They had schools for the children; and a building for a sort of public worship, at which the female portion were the principal attendants, and Mr. Rapp, unordained Pontifex maximus. They had no special ministry, neglected the sacraments of Baptism and the Lord's Supper, but had, instead of this last, a love feast. In all their religious character the humanly mystic, not divinely mysterious element, preponderated. They were good, quiet, honest and industrious people, and were generally well liked by their outside or gentile neighbors. They held all their material wealth in a common fund for the general good.
Rapp became, not only their presidential head in temporal matters, but also their spiritual leader and guide. Without any ordination or even formal appointment thereto, he became, to all intents and purposes to them, a Pope. He ruled and governed all things with absolute authority; and the dissent and opposition, whenever such arose, could never unseat him in the general mind of the people.
Finding the family relations obnoxious to his plans, he abrogated the marriage vows between husband and wife, broke up the order of
the family, and arranged the domestic affairs of the community to suit his views. It is said that he introduced the Confessional, and the auricular revelations made to him, gave him power, especially through the women, to reach those who disregarded the new rules of household relations, which made him the only head of their common family.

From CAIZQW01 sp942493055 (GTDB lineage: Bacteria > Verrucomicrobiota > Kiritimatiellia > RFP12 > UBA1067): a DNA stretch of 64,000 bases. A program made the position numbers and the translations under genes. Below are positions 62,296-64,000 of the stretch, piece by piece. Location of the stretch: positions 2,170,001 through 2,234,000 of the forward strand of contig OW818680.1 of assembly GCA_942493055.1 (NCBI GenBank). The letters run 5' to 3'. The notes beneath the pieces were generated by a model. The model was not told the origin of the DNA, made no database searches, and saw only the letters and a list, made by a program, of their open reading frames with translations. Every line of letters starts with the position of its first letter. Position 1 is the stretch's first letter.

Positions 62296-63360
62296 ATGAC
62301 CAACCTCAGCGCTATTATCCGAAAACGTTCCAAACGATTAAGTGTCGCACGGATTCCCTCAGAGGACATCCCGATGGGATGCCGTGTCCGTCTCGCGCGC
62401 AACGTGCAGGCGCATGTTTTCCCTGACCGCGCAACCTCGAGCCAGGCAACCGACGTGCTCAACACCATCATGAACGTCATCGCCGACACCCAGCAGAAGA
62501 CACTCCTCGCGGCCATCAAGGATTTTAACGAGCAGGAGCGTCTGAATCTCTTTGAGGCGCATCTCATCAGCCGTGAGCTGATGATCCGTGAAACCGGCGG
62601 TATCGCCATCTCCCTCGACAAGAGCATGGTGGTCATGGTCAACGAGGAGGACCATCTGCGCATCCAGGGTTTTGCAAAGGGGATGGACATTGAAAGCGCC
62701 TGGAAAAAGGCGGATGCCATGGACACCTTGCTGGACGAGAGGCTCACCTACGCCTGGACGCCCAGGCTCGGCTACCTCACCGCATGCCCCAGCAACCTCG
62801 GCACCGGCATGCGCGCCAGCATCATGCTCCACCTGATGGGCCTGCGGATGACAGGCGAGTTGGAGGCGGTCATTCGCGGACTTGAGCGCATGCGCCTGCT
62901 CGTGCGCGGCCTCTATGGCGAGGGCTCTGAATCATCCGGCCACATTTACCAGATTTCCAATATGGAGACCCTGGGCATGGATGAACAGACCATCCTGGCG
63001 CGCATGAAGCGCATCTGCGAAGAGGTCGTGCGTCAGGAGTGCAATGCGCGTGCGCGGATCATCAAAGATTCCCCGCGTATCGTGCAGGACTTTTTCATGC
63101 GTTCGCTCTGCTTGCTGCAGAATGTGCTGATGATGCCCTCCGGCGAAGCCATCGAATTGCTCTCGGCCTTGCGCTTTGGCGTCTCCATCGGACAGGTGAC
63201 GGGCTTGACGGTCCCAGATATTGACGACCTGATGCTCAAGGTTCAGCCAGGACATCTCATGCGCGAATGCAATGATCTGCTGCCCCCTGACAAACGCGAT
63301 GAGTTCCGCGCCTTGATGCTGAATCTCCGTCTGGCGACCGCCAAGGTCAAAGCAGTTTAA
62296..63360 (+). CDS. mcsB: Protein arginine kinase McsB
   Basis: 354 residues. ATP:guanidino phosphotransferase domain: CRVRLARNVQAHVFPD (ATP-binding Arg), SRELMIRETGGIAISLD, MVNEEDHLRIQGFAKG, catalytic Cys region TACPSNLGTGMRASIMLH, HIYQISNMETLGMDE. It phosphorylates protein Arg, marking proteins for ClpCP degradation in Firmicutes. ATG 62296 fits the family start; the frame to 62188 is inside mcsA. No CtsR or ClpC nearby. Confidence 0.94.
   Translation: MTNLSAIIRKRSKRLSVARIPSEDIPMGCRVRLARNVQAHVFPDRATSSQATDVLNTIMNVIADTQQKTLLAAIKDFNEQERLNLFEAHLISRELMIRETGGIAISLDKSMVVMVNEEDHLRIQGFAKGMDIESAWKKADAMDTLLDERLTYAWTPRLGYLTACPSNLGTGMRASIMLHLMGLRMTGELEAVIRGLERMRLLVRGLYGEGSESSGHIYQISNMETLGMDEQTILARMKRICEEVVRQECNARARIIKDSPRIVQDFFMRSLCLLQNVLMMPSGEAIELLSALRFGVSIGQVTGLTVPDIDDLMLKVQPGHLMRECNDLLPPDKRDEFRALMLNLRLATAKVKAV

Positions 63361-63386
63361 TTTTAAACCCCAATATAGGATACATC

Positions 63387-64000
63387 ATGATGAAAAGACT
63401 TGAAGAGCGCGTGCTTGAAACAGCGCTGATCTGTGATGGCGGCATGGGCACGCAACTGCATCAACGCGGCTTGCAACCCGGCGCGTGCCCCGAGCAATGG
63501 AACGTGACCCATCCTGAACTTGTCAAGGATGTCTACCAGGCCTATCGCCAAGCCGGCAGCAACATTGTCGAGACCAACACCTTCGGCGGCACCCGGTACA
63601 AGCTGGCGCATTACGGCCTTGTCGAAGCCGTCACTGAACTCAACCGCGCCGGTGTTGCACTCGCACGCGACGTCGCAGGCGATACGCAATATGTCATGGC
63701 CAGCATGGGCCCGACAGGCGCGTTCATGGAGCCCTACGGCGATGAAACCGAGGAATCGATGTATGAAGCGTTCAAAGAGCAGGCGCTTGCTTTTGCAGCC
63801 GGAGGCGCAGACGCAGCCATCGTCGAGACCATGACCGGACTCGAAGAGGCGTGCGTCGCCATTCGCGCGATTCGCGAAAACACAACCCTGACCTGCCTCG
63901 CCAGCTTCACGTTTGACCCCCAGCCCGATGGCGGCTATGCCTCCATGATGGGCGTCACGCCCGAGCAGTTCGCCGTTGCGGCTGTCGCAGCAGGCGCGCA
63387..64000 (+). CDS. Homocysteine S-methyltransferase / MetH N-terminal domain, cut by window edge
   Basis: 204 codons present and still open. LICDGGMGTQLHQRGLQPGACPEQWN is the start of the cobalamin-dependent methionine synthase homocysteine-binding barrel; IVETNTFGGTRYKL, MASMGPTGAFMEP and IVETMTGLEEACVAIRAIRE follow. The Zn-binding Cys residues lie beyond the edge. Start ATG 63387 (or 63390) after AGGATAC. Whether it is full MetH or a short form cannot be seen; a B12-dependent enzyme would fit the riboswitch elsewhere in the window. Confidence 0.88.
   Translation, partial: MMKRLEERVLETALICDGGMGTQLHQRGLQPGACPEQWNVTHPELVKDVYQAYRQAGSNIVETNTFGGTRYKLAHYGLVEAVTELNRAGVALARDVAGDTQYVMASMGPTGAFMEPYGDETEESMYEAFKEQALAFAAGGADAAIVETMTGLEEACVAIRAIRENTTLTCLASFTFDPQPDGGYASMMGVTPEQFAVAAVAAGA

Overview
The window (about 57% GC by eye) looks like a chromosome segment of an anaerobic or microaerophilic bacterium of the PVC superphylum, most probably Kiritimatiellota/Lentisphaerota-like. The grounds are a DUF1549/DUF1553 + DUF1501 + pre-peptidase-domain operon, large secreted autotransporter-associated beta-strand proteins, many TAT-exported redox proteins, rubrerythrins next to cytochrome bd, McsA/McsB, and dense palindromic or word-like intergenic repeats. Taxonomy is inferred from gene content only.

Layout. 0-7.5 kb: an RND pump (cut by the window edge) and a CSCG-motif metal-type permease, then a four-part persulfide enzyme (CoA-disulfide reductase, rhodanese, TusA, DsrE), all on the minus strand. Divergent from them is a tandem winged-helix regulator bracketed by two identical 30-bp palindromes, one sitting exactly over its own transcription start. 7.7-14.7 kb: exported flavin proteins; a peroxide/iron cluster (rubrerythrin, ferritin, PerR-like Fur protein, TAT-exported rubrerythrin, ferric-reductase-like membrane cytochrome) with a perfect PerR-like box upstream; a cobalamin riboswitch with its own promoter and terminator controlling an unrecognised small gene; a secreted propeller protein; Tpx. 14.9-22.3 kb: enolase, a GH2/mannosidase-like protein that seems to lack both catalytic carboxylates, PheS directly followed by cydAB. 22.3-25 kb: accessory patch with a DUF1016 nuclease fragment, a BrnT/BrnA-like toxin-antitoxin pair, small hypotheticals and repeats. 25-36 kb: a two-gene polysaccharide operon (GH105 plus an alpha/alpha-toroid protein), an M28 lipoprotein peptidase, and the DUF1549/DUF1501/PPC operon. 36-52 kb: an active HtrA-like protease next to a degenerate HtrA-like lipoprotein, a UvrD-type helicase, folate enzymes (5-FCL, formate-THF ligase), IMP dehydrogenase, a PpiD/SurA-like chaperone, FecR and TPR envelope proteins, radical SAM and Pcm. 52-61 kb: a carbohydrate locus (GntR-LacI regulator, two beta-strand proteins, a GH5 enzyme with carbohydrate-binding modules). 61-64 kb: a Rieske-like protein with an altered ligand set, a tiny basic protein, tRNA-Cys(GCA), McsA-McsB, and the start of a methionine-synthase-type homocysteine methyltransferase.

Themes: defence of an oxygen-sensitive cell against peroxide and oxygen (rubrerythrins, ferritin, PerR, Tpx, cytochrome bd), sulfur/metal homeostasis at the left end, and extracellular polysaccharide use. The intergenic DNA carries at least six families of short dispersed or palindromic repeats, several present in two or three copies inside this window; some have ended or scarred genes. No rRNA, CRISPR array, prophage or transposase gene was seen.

Every aggrieved party had no other redress, than to withdraw from the society, and start the world anew, with empty hands. Those, who had been used to all the comforts of life, in Germany, whose means had all been absorbed into the general wealth; who had their little allowance of flour doled out stintedly, for their daily or weekly rations; and carried in their little pokes their measured living from the general store-if they, in the end, became dissatisfied, could go back to the world, without receiving their own, or even their common proportion of the common wealth. Thus Rapp prevailed in Harmony, though there was begotten thereby much disharmony.
Large pleasure gardens, fancifully ornamented, were laid out adjoining Mr. Rapp's residence. One had labyrinthic walks hedged in, through which it was not easy to find the right way into the richly canopied pavilion at the centre. In this, it is said, the young people of the neighborhood, were delighted, after the property came into profane hands, to losc themselves in love rambles among the thickly hedged avenues. What mystic purpose it served, apart from Mr. Rapp's enjoyment in the sacred meditations of his pavilion, does not seem to be known.
Just beyond the winding stream, rises a high knoll or mount, from the top of which a fine view is had of the whole surrounding valley. The abrupt front of this was dressed into a stone-walled, terraced vineyard; through which a winding stone stairway, cut out of the soft rock, ascended to the highest point. Here, a kind of throne or episcopal seat was quarried out of the rock, with a flat rocky canopy projecting overhead. The seat and rocky covering remind one in shape and size of a somewhat enlarged buggy seat and top Here, it is said, Rapp used to sit and oversee (as ETTLOKOT05) the laborers in the fields.